To help service providers speed time to market and enterprises simplify deployments, Dell EMC offersthree validated solutionsusing the VEP4600. These solutions provide turnkey SD-WAN capabilities with pre-validated and pre-integrated configurations combining Dell EMC infrastructure and support services with industry-leading SD-WAN software fromSilver Peak Systems,VeloCloud NetworksandVersa Networks. Architected and tested to Dell EMC standards, these offerings enable customers to quickly deploy cost effective SD-WAN solutions or managed services.

Quotes

“As network traffic continues to increase, optimized service delivery is required to meet the demands of a broad range of use cases at the network edge,” saidSandra Rivera, senior vice president and general manager, Network Platforms Group, Intel. “A programmable and power efficient system-on-a-chip processor is needed to deliver the performance that users and devices require for edge applications. Using the Intel® Xeon® D-2100 system-on-a-chip in the Dell EMC Virtual Edge Platform provides flexible and power-efficient network edge solutions with high-performance compute and intelligence.”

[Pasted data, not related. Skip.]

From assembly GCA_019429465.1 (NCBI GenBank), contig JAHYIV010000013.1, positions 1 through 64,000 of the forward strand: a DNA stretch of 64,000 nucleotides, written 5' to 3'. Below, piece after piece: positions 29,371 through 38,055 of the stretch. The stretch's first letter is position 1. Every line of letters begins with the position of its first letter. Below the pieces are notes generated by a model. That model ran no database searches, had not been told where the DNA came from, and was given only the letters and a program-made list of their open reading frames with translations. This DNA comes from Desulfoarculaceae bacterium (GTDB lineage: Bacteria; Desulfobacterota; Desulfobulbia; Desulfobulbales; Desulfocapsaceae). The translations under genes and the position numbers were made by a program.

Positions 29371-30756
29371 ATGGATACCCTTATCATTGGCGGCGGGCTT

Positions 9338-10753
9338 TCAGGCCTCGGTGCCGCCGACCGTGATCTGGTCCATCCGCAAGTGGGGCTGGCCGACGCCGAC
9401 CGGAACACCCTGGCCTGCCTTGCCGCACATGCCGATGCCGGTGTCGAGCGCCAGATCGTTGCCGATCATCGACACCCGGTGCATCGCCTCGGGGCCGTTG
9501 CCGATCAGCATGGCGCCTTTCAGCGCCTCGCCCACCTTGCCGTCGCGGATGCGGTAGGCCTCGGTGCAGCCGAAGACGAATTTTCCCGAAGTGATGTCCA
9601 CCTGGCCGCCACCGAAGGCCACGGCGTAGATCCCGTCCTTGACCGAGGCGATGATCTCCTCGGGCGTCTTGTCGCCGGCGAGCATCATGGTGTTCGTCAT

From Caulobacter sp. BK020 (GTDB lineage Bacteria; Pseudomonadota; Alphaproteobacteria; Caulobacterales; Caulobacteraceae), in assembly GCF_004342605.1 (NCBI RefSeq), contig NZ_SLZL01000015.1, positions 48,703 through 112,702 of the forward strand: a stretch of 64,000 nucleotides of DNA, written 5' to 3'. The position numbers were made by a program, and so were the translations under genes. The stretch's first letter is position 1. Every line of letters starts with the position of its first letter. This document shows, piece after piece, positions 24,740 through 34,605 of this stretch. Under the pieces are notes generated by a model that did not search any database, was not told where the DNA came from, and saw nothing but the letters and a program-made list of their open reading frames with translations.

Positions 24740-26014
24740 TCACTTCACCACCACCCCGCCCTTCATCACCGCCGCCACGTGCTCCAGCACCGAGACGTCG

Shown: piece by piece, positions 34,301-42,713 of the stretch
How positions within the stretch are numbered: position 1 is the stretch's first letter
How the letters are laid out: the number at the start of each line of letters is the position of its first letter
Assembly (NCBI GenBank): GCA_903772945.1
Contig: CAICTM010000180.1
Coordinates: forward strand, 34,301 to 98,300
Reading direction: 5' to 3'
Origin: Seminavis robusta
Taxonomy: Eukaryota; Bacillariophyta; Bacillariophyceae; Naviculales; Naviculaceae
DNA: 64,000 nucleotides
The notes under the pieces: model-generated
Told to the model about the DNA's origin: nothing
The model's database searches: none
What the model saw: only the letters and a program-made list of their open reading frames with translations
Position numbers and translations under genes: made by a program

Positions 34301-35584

“In our research, we’re seeing more enterprise customers considering network disaggregation as a more flexible approach to building networks, similar to what happened in compute when mainframe and Unix-based servers were superseded by x86 systems,” saidBrad Casemore, IDC Research Vice President, Data Center Networks. “With its universal CPE (uCPE) solution for SDN-WAN environments, Dell EMC is extending its Open Networking portfolio to the enterprise edge to accommodate the growing number of cloud-based applications that require lower latency and scalability.”